Not weird at all, right?


And so it began. 

My first “date” was a very nice, thoughtful guy who looked to be in his early 50’s with a daughter in another state. We were talking about how hard it was to stay close when someone lives so far away when the bell rang. I have no idea what he did for a living. 

Next up was a man who works for the city who bore a shocking resemblance to Ron Swanson, mustache and all. I heard about his job, but not much about his life. I realized immediately that when you have five minutes, you can either learn about their professional or personal life, but not both.

I found myself fighting making snap judgments about people. 

“This guy goes to Ren Faires, I can feel it.” (Or, he’s a very nice guy who works with HIV patients, jerk.)

“Giant gold watch? Really? Hello, douchebag.” (Hilarious, charming and probably not interested in me.)

“Oh, dear. This fella is definitely in the wrong age group.” (I was actually right about that, I think. Probably 10 years older than he should’ve been. He also offered “free hypnosis for women” and claimed he could bring me to orgasm using only his voice. Is there a way to click YES twice? Because there is absolutely nothing creepy about that whatsoever.)

There were sweet men and smart men and one who was either totally not interested in me or clinically depressed. 

What I mean by that is, when someone was particularly un-charming, or, say, appeared not to give a crap about anything, it was difficult to decipher whether this was the face he showed everyone, or just women he wasn’t interested in. 

I found myself taking far more conversational chances and being totally honest with the men I wasn’t interested in. Which isn’t to say that I was dishonest with the ones I was interested in—I was just willing to reveal more of myself when the stakes were lower. I wasn’t doing that dance of many veils where I shove down the parts of myself I think are unappealing or broken or, y’know, human so I can reveal them at my own pace. When the time is right. (Is “never” a good time?)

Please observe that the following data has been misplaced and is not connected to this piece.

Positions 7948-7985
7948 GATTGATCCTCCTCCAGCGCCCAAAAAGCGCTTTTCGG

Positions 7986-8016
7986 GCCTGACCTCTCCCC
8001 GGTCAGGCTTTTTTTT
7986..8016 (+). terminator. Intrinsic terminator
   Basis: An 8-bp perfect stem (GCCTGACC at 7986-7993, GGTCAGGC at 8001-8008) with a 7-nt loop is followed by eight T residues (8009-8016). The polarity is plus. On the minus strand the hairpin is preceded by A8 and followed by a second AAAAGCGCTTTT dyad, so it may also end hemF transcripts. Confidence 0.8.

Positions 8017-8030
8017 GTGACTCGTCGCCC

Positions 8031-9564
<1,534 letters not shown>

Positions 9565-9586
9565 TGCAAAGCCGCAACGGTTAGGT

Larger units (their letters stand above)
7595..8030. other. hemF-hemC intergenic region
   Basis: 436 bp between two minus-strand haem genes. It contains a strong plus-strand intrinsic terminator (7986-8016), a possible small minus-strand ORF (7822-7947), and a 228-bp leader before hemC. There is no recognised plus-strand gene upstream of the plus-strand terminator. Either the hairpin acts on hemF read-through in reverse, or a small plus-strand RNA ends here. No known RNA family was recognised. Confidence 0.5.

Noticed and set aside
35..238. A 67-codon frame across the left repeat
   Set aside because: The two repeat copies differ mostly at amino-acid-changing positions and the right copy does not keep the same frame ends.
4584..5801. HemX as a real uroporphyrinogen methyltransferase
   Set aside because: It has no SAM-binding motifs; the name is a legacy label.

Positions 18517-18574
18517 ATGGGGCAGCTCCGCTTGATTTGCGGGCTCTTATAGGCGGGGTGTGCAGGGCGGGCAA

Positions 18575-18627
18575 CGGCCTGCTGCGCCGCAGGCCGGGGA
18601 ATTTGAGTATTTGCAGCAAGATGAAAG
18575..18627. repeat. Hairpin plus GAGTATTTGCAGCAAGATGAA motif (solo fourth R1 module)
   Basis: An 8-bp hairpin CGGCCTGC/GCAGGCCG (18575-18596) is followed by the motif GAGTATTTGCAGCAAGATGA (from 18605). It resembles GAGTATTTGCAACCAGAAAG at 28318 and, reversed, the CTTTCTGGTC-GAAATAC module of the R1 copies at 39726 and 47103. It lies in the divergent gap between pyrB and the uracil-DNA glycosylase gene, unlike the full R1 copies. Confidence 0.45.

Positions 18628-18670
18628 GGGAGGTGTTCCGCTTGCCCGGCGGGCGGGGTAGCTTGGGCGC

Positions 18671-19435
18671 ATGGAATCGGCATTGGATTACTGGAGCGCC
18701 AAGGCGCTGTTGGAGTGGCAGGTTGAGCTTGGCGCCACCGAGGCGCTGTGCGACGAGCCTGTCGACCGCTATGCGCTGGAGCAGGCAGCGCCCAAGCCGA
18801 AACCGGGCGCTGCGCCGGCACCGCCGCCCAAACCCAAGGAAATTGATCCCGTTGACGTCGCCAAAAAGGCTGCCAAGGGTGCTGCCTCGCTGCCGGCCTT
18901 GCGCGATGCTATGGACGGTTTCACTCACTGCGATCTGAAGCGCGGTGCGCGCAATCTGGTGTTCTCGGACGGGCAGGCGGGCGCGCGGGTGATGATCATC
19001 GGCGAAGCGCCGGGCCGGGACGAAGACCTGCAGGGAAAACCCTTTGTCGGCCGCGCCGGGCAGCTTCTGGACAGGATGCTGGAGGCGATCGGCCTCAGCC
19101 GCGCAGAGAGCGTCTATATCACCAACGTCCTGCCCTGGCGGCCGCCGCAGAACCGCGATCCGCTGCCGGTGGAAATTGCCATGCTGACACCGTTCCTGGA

This unadulterated honesty lead to a fantastic, heated conversation with a financial planner about where he is in his current dating life. I essentially told him to stop dating bimbos. He may or may not have listened to me, because he clicked “yes” on my profile.

I would recommend speed dating to just about anyone, but not because I found it to be an effective dating strategy. (I clicked “yes” on two men out of 18 and only one out of the two matched me.) 

I’d recommend it because it’s probably the only time in your life that you’ll get a five-minute window into 18 people’s lives in two hours. What they do, what they love, who they probably still love, what they find appropriate to say to strangers and what shoes they think are appropriate to wear while saying it.

Additionally, I learn something on every date I go on about what I want and don’t want in a partner, so for me this was the dating equivalent of a low-residency PhD program.

I’m utterly shocked to find myself saying this, but I’d probably do it again.

Not anytime soon, however. It’s freaking exhausting.



RECOMMENDED FOR: Single people who don’t get nauseous when they think of talking to strangers, the loquacious, those who can hide their clinical depression until it’s appropriate to reveal it, extroverts.

NOT RECOMMENDED FOR: Introverts, nay-sayers and hypnotists.

Courtenay Hameister is the Head Writer and Co-Producer of Live Wire Radio, a syndicated radio variety show distributed by Public Radio International. She is currently working on a book that will be released through Audible.com in 2015. Follow Courtenay on Twitter at @wisenheimer.